Text relocations in kernel modules
ryao at cs.stonybrook.edu
Mon Apr 2 17:33:28 UTC 2012
On 04/02/12 13:13, Tom Evans wrote:
> On Mon, Apr 2, 2012 at 5:49 PM, Richard Yao <ryao at cs.stonybrook.edu> wrote:
>> On 04/02/12 05:56, Tom Evans wrote:
>>> On Sat, Mar 31, 2012 at 3:42 AM, Richard Yao <ryao at cs.stonybrook.edu> wrote:
>>>>> There are no security implications, no system resources to be wasted.
>>>>> And if you think there are security implications, then lets see a
>>>> If I find time to write a proof-of-concept, I promise to publish it
>>>> publicly. Your security team will find out when everyone else does.
>>> Richard, I'm not sure what you are trying to accomplish here. You have
>>> had a clear explanation of why certain things are done in a certain
>>> way in the FreeBSD codebase, and a confirmation that they do not think
>>> it causes any security issues in FreeBSD.
>>> Your response is to threaten to write an exploit against FreeBSD, and
>>> distribute it publicly before disclosing to security at .
>> Some people believe that projects that do not take proper
>> countermeasures against security vulnerabilities do not deserve to have
>> special notification of issues. I happen to be one of them.
> This is a straw man argument - FreeBSD does take proper
> countermeasures against security vulnerabilities - and so your
> conclusion that you can blithely fully disclose vulnerabilities with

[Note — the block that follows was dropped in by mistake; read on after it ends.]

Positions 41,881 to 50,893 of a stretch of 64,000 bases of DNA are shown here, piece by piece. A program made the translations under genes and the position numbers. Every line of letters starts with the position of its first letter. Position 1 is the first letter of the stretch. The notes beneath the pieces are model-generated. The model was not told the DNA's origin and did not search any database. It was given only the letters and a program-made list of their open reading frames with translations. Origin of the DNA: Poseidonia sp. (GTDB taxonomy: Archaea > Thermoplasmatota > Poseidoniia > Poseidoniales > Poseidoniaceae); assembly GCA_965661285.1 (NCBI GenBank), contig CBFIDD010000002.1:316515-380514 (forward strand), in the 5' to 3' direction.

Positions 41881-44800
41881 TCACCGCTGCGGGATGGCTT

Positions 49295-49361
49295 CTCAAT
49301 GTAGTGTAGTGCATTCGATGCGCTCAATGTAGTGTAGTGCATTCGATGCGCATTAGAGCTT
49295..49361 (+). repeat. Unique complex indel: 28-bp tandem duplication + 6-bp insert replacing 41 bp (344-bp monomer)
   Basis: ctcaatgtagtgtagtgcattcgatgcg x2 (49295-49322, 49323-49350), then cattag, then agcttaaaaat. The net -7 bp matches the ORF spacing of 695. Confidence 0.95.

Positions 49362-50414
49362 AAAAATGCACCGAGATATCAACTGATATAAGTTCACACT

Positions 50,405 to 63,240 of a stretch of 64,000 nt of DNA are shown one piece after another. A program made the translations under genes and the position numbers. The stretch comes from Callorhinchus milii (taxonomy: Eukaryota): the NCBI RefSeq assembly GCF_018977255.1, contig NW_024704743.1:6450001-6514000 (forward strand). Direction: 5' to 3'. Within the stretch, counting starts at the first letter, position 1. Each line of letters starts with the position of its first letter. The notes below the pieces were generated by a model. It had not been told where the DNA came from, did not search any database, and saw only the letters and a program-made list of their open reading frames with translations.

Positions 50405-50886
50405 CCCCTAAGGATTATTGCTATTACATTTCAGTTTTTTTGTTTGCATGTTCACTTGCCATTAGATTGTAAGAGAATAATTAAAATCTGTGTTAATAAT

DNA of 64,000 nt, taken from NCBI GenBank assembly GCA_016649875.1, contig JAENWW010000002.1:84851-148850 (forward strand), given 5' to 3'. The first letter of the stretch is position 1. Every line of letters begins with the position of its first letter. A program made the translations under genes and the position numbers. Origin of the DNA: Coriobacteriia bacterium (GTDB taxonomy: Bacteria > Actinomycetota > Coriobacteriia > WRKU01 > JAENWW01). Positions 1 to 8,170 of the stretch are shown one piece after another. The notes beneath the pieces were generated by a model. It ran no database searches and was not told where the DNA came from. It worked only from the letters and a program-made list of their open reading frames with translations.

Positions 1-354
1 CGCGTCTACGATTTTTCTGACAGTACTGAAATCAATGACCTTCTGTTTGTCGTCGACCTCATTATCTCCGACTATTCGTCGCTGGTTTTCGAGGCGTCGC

> no moral concerns is a logical fallacy.
My opinion is that any OS that lacks ALSR lacks proper countermeasures
against vunerabilities that ASLR would kill. Furthermore, I believe that
trying to minimize the impact of bugs that would be addressed by ASLR is
ultimately harmful to users' security. Logically, full disclosure would
only apply to attacks that ASLR would kill.
With that said, I should remind you of the FreeBSD project's license,
which disclaims the possibility of "moral concerns":
THIS SOFTWARE IS PROVIDED BY THE FREEBSD PROJECT ``AS IS'' AND ANY
EXPRESS OR IMPLIED WARRANTIES, INCLUDING, BUT NOT LIMITED TO, THE
IMPLIED WARRANTIES OF MERCHANTABILITY AND FITNESS FOR A PARTICULAR
PURPOSE ARE DISCLAIMED. IN NO EVENT SHALL THE FREEBSD PROJECT OR
CONTRIBUTORS BE LIABLE FOR ANY DIRECT, INDIRECT, INCIDENTAL, SPECIAL,
EXEMPLARY, OR CONSEQUENTIAL DAMAGES (INCLUDING, BUT NOT LIMITED TO,
PROCUREMENT OF SUBSTITUTE GOODS OR SERVICES; LOSS OF USE, DATA, OR
PROFITS; OR BUSINESS INTERRUPTION) HOWEVER CAUSED AND ON ANY THEORY OF
LIABILITY, WHETHER IN CONTRACT, STRICT LIABILITY, OR TORT (INCLUDING
NEGLIGENCE OR OTHERWISE) ARISING IN ANY WAY OUT OF THE USE OF THIS
SOFTWARE, EVEN IF ADVISED OF THE POSSIBILITY OF SUCH DAMAGE.
It is highly unlikely that anyone who opts for full disclosure of
vulnerabilities that ASLR would kill would also be the person who wrote
the vulnerable code in the first place. However, should he be the same
person, it would seem that you have already accepted a license freeing
him of responsibility.
there are many people who have commit access. Any of them could
intentionally commit vulnerabilities that ASLR would kill. If you do not
like this situation, I suggest that you consider alternative operating
systems, such as AIX, Mac OS X or Solaris. Their licenses might be more
permissive in your ability to hold their makers responsible for flaws.
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